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Comment: Re:And well they should. (Score 1) 69

by jader3rd (#47801947) Attached to: China Gives Microsoft 20 Days To Respond To Competition Probe

If the government using MSOffice and you have to send and receive documents from the government, the government effectively forces you to use proprietary software.

Does the Chinese government force people to send documents in a proprietary format for which is there is no free software that can create that format?

Comment: Re:And well they should. (Score 1) 69

by jader3rd (#47800061) Attached to: China Gives Microsoft 20 Days To Respond To Competition Probe

No government should be forcing its citizens into proprietary software which writes its data in proprietary ways without good, permanent ways to retrieve that data in the far future. Formats like OpenDoc are fully documented and open to public scrutiny. Not to mention the costs and risks of dealing with licensing; working with software that has no source code available.

If China wasn't conducting this probe, how would China be 'forcing' its citizens to use proprietary software? How is this probe removing the forcing of the use of proprietary software?

Comment: Re:Globalization (Score 1) 397

by jader3rd (#47797553) Attached to: Microsoft Defies Court Order, Will Not Give Emails To US Government

I'm suspecting the zeal MS is showing in challenging the US gov't has more to do with laying the groundword of "nation-states" being neutered. This is about power in the future. If they win against the US gov't this is just one more nail in the coffin of the battle to make governments useless. This goes hand in hand with the Trans Pacific and other trade agreements. These things are designed to strip power from government.

This is just one more step in the march of capitalism that will likely destroy civilization in the long run.

Do you think it'll happen by 2077?

Comment: Re:Not surprising (Score 1) 505

by jader3rd (#47759215) Attached to: California DMV Told Google Cars Still Need Steering Wheels

you will need a manual break to stop the car that just may be aimlessly costing.

Yeah, aimlessly costing is pretty bad. The car gets pretty expensive in only a few minutes. One time my grandparents cars computer completely died on them when they were on the interstate. They ended up coasting to the onramp, turning off the car and restarted it.

Comment: Re:Hostile environment. (Score 1) 505

by jader3rd (#47759181) Attached to: California DMV Told Google Cars Still Need Steering Wheels

Do not assume that source of wireless coordination is always 100% trusty.

I don't think that the cars going 50 mph+ in the opposite direction of me, about two feet to the left are 100% trusty either. But they stay in their lanes such a high percentage of time, I'm still willing to go out on the road.

Comment: Re:CS Core Curriculum? (Score 2) 329

by jader3rd (#47744623) Attached to: ACM Blames the PC For Driving Women Away From Computer Science

Please, please, teach them something besides how to code in Java. A little theory would be nice. Some basic understanding of what a computer actually does with that code they type in. Some idea of how algorithms are turned into programs. Please?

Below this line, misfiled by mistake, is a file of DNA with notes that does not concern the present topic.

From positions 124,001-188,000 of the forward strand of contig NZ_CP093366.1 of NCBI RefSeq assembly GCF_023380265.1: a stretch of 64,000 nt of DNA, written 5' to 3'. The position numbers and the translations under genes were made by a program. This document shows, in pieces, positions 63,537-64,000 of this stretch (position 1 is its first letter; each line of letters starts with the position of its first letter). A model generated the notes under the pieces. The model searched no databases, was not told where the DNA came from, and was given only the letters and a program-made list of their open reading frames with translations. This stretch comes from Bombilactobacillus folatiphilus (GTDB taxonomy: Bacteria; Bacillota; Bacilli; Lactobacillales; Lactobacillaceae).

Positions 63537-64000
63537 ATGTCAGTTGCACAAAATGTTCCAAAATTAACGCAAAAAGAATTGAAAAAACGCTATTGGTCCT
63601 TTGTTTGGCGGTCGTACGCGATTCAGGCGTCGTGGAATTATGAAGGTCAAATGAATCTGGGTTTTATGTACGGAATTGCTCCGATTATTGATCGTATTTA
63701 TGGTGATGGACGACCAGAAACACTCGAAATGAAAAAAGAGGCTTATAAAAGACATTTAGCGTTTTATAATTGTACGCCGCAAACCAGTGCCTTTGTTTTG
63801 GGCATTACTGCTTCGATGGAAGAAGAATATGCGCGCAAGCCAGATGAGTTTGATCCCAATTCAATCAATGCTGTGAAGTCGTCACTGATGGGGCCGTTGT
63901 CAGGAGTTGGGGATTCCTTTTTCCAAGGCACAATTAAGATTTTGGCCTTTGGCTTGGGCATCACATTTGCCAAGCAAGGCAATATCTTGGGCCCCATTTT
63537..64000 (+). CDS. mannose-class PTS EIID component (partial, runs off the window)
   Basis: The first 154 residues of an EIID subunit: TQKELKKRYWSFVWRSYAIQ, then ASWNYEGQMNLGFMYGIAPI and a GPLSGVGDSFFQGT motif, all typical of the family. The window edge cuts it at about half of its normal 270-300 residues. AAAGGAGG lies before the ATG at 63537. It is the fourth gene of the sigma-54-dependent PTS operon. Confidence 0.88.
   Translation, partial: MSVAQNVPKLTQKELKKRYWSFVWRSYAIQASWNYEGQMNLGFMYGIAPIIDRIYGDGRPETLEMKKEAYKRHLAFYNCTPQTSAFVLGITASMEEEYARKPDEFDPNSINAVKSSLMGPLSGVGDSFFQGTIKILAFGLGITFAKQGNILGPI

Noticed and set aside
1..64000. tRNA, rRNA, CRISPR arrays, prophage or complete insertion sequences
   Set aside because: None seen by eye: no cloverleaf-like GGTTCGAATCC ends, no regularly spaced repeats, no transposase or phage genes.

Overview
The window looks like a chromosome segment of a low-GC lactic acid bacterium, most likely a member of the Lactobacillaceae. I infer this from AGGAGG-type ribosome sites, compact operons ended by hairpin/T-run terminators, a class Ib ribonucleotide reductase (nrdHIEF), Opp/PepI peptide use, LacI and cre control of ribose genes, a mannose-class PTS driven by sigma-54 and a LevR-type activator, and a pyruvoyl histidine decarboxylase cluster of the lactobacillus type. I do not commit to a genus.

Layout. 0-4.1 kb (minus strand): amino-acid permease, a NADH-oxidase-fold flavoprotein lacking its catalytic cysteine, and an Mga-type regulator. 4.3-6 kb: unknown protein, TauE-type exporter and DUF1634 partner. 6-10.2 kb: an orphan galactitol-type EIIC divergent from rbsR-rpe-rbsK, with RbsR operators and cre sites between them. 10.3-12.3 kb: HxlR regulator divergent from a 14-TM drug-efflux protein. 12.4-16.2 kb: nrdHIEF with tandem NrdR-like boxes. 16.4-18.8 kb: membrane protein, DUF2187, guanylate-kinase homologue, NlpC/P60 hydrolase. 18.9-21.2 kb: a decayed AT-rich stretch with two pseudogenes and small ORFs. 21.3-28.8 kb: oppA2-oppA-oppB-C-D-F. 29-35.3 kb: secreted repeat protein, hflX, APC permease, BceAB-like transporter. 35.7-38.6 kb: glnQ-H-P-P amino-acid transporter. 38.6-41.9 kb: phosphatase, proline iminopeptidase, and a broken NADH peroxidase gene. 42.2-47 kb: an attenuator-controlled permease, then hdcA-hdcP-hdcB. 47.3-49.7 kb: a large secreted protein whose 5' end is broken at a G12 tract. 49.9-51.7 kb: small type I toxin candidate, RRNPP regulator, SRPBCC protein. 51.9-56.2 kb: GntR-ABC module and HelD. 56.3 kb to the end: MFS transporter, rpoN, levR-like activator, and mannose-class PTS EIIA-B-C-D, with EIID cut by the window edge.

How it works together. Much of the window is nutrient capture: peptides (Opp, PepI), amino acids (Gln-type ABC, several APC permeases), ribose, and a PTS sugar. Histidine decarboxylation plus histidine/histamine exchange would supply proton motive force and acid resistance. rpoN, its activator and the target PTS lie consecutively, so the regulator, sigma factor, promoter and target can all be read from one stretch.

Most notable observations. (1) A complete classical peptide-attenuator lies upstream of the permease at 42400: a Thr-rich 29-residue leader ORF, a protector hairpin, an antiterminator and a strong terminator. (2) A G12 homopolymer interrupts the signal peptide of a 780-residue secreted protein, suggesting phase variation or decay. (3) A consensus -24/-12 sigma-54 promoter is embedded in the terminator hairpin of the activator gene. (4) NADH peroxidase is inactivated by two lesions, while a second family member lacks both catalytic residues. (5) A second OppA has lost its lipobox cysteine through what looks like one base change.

I think the reason why the students are being taught Java is so that the Professors can focus on those other things. For lots of students the gotcha's of native code get in the way of learning the theories, algorithm tuning, and data structures. So by using a managed language in the classes, the classes can spend more time focusing on something else besides language implementation details.

Comment: Re:What's the point? (Score 1) 508

by jader3rd (#47742893) Attached to: If Java Wasn't Cool 10 Years Ago, What About Now?

Java seems to be in the middle ground where it's more cumbersome than the "scripting" options, yet slower than the "native" options. Leaving not much of a reason to choose it in the vast majority of cases.

Compile time type checking is a major reason to pick Java over a scripted language. It's not like performance requirements are binary either. There's a lot of distance between optimized assembly and runtime type checking scripts.

Comment: Re:Don't feed the parasites! (Score 1) 316

by jader3rd (#47740355) Attached to: For Microsoft, $93B Abroad Means Avoiding $30B Tax Hit

Freedom of speech isn't freedom from consequences of your speech, sweet cheeks.

Actually, isn't that what it's supposed to be. I'm sure pre-America British citizens were free to say whatever they wanted, they just had to deal with the consequences of their speech (imprisonment, torture, being blockaded from opportunity, etc). So the founding fathers of the US, put forth laws to prevent certain "consequences" from happening when people decided to speak their mind.

Comment: Re:Okay... and? (Score 2) 316

by jader3rd (#47740343) Attached to: For Microsoft, $93B Abroad Means Avoiding $30B Tax Hit

-Microsoft develops product in U.S, generating tax credit for R&D.

And paying salaries to U.S. employees who pay income tax on it and spend their money in the US, thereby also paying US sales taxes.

That is so incredibly irrelevant. We're talking about the taxing of one legal entity, don't try and push the conversation to knock on affects to other legal entities.

Oh, what the heck, let's talk about those other legal entities. If Microsoft paid all of the taxes from revenue generated in the US, those employees would have a lower tax bill, and could have better lives. As a matter of fact, perhaps all citizens of the US would have a lower tax burden. That might really help those who are just trying to find a way to eat every night.

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